The team were excited and the day began building momentum. We bought materials, secured a venue, did shout outs on the radio, printed and handed out flyers, reprinted and red-handed out flyers and attended church ceremonies to spread the word. Before we knew it, the day was upon us and all we could do was wait to see if anyone turned up.
Anyone who has been to Ghana will be well aware of GMT (Ghana man time). To those who haven’t, this is the name given to the fact that it is perfectly acceptable to show up to arrangements hours after the agreed time. A bizarre concept for people from the UK to wrap their heads around. Thankfully, it appeared that GMT was running particularly close to regular Ghana time this day, and at just 45 minutes after our planned start day, the room had over 20 people in (both male and female, from babies to grandmothers!)
The morning workshops went without a hitch. The participants were actively engaged, offering examples, asking questions and genuinely enjoying themselves. We broke for lunch and got ready to introduce SanEco.
There was a buzz in the air. We had decided to market the initiative only as a new ‘social enterprise idea,’ in order not to discourage anyone from attending before they understood the initiative. However, to our surprise, when we revealed what we would be showing them, the excitement remained in all participants! We began walking them through the process of creating a sanitary pad. Unfortunately, as accomplished as we all felt for pulling off this day, it turns out that we’d overlooked the slight issue that none of us could use a hand operated sewing machine, which was the main component of making these pads. Thankfully, and with some quick thinking, we threw it out to the audience and were extremely relieved when a lady in the front row was more than happy to help. She came up to the front, and in less than a minute, we had our first pad. I pulled out my iPhone and quickly snapped the above image.
When I earlier asked what you thought my picture showed, I’m sure you didn’t guess the answer. A woman empowered by a group of young people with the tools to start her own business tackling women’s needs.
Since returning to the UK, I’ve been overwhelmed by the interest in this image. It’s been in newspapers, been voted top 10 out of over 400 entries in the ICS photography competition and allowed me to attend a showcase at the Houses of Parliament, discussing my experiences with some of the most influential people in the country. The Houses of Parliament showcase was the first time since returning from my placement that I really had the time to sit back and reflect on the difference that we have made and can continue to make. Meeting volunteers from other ICS organisations has reiterated the positive impact that young people are making across the world. Challenges and ICS represent the opposite to most stigmas that are attached to young people nowadays. Lazy? No. Uncultured? No. Shying away from community spirit? Not that I’ve seen.
Challenges and ICS represent the opposite to most stigmas that are attached to young people nowadays. Lazy? No. Uncultured? No. Shying away from community spirit? Not that I’ve seen.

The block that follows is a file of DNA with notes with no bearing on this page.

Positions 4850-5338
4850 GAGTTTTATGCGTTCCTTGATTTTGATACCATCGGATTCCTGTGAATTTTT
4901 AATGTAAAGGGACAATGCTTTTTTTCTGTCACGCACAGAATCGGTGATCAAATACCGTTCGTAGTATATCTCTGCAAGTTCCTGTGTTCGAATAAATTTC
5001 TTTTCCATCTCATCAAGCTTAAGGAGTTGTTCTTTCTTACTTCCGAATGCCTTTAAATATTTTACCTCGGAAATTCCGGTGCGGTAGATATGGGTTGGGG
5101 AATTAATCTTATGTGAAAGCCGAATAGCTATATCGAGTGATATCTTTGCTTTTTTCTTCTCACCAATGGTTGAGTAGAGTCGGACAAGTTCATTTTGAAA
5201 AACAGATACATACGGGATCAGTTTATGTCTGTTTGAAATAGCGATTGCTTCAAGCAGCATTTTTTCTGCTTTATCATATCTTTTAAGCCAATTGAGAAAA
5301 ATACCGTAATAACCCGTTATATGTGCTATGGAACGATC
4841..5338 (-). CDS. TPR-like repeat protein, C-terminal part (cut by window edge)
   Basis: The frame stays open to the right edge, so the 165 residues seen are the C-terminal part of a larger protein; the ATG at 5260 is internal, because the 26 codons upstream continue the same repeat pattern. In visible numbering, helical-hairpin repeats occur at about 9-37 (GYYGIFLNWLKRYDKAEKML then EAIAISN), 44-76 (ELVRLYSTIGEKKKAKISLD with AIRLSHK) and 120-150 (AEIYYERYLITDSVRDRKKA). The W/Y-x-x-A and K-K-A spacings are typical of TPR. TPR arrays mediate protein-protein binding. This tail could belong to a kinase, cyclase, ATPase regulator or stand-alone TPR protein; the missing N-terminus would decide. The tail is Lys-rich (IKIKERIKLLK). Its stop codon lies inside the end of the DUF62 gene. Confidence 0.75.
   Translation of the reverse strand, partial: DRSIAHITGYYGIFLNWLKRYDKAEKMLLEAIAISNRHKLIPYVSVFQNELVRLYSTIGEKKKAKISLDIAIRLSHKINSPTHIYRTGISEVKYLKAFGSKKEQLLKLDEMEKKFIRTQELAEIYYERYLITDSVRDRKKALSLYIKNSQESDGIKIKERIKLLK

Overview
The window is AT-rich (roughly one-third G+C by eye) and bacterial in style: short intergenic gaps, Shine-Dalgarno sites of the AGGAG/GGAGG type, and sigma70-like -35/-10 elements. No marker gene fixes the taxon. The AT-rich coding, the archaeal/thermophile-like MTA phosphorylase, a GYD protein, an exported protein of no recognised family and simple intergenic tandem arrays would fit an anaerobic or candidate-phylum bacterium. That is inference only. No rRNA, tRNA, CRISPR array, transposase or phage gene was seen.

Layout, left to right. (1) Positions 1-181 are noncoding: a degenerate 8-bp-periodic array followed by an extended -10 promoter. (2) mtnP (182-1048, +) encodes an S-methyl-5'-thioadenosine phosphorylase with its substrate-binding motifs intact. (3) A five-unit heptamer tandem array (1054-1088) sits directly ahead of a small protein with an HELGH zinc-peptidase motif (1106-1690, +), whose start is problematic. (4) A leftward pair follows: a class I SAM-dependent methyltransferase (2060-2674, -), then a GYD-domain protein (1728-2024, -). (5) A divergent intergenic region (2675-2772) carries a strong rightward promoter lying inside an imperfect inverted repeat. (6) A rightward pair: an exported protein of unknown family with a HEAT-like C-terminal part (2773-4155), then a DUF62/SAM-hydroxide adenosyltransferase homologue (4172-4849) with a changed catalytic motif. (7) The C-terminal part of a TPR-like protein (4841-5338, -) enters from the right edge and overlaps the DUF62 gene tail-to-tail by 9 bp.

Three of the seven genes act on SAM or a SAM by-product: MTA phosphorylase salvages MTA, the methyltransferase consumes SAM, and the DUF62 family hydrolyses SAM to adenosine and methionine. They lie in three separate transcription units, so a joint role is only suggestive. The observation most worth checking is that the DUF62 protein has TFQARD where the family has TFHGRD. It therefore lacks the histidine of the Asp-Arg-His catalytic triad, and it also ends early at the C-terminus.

With the changing, and somewhat frightening, world that we live in today, it’s never been more important to spread the word on the positive impacts that collaboration across borders can make. I spent 3 months living in a country where I was a ‘foreigner’, and quite frankly the experience would have been impossible without the welcome, help and support I received from my Ghanaian colleagues. Pictures, to most, are a way of preserving memories. They have always been a very personal experience for me. However, what I’ve learned from this experience is that they also serve as a tool to spark curiosity, spread positivity, and tell a story. I’m not promising all pictures will end up with you in the Houses of Parliament, but I have seen first-hand that people want to know about your placement, they are interested in learning from your experiences and it’s actually pretty fun to relive them through sharing your story.
So: post your pictures, share your stories and remember that the Challenges Worldwide ICS experience is a truly unique one.
Inequalities exist all around the world and gender isn’t an exception to this reality. Women represent half the world’s population and yet account for 70% of the world’s poor. To make matters worse, women contribute approximately 70% of working hours in the world but only earn 10% of the world’s income. Hence, women in many countries face inequalities throughout their whole lives, from when they are born until the time they die.
From an early age, millions of women face gender-based stereotypes that discriminate them from having access to education. As well as not having access to education often young women are conditioned to see their only aspiration in life is to get married and have children. In the eyes of many societies around the world, having a well-kept home, a happy husband and producing offspring is the only worthy indicator of a successful woman.
Those who are able to overcome the first hurdle of accessing an education then grow up to face limited job or promotion opportunities. Often the job opportunities that are afforded are limited to domestic activities and service roles. Many women find themselves with little or no power to make decisions in their work and home and many others have to defend themselves from sexual harassment and gender-based violence, from which millions of women die every year.